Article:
Much has been written about the ethics and values of today's business student, but this research has generally been characterized by a variety of methodological shortcomings — the use of convenience samples, a failure to establish the relevance of comparison groups employed, attempts to understand behavior in terms of unidimensional values preselected by the researcher, and the lack of well-designed longitudinal studies. The research reported here addresses many of these concerns by comparing the values and ethical decision making behavior of (...) a large cohort of students entering an M. B. A. program to students entering law school. Using the Rokeach value survey and several ethical decision making vignettes, significant differences were found between the two groups which have important implications for both the business and legal professions and the education of their future leaders. (shrink)
Prior research on the impact of ethics education within the business curriculum has yielded mixed results. Although the impact is often found to be positive, it appears to be both small and short-lived. Interpretation of these results, however, is subject to important methodological limitations. The present research employed a longitudinal methodology to evaluate the impact of an M.B.A. program versus a law program on the values and ethical decision making behavior of a cohort of students at two major universities in (...) the northeast. The results suggest that the M.B.A. curriculum remains a value-neutral experience for most students. In contrast, the law school program had a significant impact on both values and ethical decision making. (shrink)
In The Art Instinct, Denis Dutton promoted a theoretical framework that “has more validity, more power, and more possibilities than the hermetic discourse that deadens so much of the humanities.”1 This framework is Charles Darwin’s theory of evolution by natural and sexual selection. Dutton proposed to seek “human universals that underlie the vast cacophony of cultural differences and across the globe” (AI, p. 39), based on a shared, evolved human nature.This contrasts with the relativistic presumptions of those falling (...) under the shadow of Margaret Mead and Clifford Geertz, or “the dogmas of Freud, the speculations of Jung, the sterile formulations of behaviorism, all variously empty or misleading” (p. 37). Also .. (shrink)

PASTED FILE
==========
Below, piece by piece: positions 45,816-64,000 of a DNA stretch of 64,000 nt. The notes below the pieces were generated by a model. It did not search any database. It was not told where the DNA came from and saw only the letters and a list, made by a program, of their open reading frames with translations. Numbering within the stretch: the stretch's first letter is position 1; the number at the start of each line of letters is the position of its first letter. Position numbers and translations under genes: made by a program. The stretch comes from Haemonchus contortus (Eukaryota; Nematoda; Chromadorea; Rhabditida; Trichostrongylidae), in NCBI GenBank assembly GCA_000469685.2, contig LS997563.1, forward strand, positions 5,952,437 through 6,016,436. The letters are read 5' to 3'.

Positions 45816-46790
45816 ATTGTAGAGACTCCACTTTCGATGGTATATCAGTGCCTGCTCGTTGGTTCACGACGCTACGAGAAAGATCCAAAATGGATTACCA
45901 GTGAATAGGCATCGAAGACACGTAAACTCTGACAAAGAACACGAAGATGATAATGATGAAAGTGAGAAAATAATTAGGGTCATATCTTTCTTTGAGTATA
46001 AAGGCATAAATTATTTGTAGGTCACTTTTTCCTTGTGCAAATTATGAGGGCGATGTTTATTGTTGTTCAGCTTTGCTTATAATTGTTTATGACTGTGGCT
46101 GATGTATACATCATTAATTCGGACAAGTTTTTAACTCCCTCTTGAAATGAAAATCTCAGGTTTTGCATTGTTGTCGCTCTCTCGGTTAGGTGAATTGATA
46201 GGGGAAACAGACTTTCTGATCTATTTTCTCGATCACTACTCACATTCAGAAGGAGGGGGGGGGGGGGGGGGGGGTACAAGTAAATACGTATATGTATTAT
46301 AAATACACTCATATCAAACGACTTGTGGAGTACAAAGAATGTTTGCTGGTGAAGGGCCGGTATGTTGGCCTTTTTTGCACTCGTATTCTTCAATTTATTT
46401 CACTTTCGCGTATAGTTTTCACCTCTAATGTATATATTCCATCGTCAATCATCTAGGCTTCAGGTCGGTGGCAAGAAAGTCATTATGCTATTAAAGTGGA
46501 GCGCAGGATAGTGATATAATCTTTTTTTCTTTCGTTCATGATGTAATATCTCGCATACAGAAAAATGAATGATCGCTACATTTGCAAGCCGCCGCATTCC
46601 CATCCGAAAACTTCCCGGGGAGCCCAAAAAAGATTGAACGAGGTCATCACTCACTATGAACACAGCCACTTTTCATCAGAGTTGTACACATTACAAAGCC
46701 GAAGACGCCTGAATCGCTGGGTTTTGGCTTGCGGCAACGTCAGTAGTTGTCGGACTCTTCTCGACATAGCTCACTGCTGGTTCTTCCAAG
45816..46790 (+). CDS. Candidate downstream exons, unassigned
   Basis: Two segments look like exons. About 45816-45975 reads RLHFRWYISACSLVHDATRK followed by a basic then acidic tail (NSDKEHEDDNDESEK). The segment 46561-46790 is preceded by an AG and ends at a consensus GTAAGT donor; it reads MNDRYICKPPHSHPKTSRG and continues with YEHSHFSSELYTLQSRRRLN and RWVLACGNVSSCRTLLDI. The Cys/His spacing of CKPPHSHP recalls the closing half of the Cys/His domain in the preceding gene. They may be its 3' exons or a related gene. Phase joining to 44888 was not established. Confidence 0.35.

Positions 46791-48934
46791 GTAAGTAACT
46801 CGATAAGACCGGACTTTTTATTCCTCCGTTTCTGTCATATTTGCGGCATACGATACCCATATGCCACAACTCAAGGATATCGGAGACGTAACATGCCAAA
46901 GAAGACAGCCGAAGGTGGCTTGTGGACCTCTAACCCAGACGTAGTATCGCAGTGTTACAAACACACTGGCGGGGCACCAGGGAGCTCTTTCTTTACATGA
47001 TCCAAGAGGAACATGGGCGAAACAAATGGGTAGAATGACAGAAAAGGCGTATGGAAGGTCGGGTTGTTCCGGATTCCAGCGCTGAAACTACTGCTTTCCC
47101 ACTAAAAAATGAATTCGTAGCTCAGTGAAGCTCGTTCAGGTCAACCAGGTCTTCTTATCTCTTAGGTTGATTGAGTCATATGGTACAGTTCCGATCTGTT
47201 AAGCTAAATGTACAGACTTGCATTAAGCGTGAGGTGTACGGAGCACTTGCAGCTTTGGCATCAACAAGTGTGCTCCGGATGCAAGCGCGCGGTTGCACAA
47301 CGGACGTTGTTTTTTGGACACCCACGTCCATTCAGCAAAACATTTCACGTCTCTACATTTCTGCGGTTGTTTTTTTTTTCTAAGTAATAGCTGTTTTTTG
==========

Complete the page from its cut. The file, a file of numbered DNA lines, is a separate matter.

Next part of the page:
Firms and industries increasingly subscribe to voluntary codes of conduct. These self-regulatory governance systems can be effectivein establishing a more sustainable and inclusive global economy. However, these codes can also be largely symbolic, reactive measures to quell public criticism. Cross-sector alliances (between for-profit and nonprofit actors) present a learning platform for infusing participants with greater incentives to be socially responsible. They can provide multinationals new capabilities that allow them to more closely ally social responsibility with economic performance. This paper examines (...) learning facilitators in cross-sector alliances that enrich corporate understanding of stakeholder concerns. It suggests that these organizational learning experiments can translate into globally responsible practices and processes that improve the content and effectiveness of voluntary corporate codes. (shrink)
This book offers a rich collection of voices from diverse settings and illustrates ways in which lectio divina as a contemplative practice can transform teaching and learning. Drawing on holistic education and embodied learning, lectio divina empowers teachers and roots students in their own meaning making.
In researching the biomedically-engineered drug Neulasta, a breast cancer patient becomes aware of the extent to which knowledge about the development and marketing of drugs influences her decisions with regard to treatment. Time spent on understanding the commercial interests of insurers and pharmaceutical companies initially thwarts but ultimately aids the healing process. This first-person narrative calls for physicians to recognize that the alignment of commercial interests transgresses the patient’s humanity.